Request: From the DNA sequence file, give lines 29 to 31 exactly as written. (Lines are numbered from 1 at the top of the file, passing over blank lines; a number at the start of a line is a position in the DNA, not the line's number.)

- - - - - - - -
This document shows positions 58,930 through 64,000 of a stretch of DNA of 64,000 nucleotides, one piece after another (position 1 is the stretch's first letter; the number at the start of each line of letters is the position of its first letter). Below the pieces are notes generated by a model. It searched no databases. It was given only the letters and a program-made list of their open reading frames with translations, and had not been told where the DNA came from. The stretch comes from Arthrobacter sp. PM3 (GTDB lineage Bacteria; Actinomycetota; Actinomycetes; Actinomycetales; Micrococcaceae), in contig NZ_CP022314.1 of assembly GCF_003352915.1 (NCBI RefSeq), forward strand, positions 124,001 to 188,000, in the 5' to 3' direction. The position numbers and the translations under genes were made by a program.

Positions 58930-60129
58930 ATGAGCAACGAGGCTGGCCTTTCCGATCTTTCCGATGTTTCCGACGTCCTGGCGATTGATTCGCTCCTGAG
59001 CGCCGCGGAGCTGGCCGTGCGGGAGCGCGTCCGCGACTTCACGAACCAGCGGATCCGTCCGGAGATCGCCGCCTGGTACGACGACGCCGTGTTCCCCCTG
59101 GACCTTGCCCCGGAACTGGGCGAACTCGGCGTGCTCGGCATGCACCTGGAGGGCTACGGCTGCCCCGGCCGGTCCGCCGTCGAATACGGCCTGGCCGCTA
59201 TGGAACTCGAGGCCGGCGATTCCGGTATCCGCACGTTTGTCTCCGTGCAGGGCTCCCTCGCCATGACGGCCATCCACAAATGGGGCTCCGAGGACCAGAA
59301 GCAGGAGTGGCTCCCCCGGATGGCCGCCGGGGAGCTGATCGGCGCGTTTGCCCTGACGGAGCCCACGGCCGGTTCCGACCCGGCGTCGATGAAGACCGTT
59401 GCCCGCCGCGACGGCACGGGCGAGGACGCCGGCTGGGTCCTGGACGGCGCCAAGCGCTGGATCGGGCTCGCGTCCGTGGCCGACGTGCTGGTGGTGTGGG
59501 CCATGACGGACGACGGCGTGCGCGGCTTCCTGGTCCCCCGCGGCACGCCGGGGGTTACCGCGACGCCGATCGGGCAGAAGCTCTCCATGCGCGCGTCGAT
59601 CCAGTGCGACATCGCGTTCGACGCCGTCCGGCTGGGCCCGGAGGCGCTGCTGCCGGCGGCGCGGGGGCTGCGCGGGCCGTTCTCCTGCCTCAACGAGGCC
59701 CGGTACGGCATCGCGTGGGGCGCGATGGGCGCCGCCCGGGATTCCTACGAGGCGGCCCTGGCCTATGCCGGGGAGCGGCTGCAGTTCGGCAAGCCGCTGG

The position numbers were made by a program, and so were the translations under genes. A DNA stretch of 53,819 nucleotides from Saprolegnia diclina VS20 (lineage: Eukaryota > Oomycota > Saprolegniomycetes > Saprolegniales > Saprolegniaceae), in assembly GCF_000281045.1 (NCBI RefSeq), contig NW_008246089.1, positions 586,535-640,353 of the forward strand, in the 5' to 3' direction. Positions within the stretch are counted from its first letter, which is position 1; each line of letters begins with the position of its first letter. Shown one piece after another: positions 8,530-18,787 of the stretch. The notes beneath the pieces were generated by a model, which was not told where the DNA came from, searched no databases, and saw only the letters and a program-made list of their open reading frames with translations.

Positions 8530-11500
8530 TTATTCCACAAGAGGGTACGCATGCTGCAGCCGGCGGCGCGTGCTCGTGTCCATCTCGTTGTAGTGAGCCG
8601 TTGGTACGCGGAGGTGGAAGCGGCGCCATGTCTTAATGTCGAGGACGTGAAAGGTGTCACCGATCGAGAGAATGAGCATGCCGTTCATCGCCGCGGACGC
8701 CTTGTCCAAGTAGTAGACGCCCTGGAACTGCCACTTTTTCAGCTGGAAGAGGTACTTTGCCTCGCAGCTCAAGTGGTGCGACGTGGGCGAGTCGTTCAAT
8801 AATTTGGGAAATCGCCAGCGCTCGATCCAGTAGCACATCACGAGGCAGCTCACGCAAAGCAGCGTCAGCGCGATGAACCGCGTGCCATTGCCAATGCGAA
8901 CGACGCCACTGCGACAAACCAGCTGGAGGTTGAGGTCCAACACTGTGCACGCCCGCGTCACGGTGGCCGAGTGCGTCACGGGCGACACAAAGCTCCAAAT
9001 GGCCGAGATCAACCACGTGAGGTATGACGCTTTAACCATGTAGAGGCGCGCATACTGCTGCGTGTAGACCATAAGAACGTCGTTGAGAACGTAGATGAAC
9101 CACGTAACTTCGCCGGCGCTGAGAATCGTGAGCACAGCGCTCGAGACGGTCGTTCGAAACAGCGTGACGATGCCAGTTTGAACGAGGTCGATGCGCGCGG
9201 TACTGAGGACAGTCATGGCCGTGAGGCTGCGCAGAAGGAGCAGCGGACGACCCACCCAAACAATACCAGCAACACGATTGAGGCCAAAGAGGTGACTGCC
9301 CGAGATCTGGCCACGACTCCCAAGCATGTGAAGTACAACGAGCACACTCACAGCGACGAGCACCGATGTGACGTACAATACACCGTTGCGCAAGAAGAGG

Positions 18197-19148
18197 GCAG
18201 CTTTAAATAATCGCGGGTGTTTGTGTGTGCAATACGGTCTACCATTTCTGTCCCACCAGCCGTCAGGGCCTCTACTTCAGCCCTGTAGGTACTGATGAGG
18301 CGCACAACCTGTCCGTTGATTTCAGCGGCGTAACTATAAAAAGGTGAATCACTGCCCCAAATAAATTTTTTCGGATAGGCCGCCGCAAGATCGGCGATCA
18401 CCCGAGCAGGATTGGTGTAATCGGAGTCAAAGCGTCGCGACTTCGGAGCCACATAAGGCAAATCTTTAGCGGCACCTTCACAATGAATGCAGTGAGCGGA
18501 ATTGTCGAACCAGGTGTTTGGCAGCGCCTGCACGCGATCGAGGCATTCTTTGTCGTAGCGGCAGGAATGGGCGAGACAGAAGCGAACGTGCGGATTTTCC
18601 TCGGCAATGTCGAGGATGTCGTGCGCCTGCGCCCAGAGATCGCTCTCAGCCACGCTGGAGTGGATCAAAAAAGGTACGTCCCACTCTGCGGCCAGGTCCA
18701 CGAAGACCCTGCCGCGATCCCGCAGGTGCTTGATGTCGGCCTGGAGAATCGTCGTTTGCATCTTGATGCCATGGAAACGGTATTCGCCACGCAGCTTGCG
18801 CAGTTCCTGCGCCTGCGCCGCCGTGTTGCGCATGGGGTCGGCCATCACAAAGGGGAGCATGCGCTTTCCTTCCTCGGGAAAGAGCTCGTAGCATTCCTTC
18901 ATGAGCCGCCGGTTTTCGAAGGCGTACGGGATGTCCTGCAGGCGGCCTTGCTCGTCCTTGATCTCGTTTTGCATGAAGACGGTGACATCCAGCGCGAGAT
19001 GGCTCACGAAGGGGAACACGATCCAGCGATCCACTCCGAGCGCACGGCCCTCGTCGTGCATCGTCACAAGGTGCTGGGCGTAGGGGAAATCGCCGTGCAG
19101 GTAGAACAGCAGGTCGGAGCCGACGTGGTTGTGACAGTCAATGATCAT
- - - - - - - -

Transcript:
18601 TCGGCAATGTCGAGGATGTCGTGCGCCTGCGCCCAGAGATCGCTCTCAGCCACGCTGGAGTGGATCAAAAAAGGTACGTCCCACTCTGCGGCCAGGTCCA
18701 CGAAGACCCTGCCGCGATCCCGCAGGTGCTTGATGTCGGCCTGGAGAATCGTCGTTTGCATCTTGATGCCATGGAAACGGTATTCGCCACGCAGCTTGCG
18801 CAGTTCCTGCGCCTGCGCCGCCGTGTTGCGCATGGGGTCGGCCATCACAAAGGGGAGCATGCGCTTTCCTTCCTCGGGAAAGAGCTCGTAGCATTCCTTC